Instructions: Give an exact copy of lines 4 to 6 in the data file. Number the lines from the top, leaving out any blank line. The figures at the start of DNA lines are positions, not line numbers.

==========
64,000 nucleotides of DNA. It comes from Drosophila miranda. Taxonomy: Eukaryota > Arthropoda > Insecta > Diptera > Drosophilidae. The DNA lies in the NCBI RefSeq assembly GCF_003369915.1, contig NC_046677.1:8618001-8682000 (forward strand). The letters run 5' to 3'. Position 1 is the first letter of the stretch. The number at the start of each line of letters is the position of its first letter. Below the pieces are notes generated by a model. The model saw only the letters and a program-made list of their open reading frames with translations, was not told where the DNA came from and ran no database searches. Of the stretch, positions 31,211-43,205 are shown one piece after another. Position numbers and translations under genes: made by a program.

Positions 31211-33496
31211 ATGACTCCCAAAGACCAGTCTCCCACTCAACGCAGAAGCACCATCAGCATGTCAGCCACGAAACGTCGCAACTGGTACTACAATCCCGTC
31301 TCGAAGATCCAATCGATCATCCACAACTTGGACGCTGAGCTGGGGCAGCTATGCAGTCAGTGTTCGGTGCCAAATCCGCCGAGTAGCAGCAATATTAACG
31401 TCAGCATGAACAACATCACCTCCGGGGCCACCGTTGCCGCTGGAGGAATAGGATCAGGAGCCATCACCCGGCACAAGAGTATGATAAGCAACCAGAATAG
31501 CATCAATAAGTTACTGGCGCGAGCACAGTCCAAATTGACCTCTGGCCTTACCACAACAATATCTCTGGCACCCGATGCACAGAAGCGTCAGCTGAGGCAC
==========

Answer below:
31301 TCGAAGATCCAATCGATCATCCACAACTTGGACGCTGAGCTGGGGCAGCTATGCAGTCAGTGTTCGGTGCCAAATCCGCCGAGTAGCAGCAATATTAACG
31401 TCAGCATGAACAACATCACCTCCGGGGCCACCGTTGCCGCTGGAGGAATAGGATCAGGAGCCATCACCCGGCACAAGAGTATGATAAGCAACCAGAATAG
31501 CATCAATAAGTTACTGGCGCGAGCACAGTCCAAATTGACCTCTGGCCTTACCACAACAATATCTCTGGCACCCGATGCACAGAAGCGTCAGCTGAGGCAC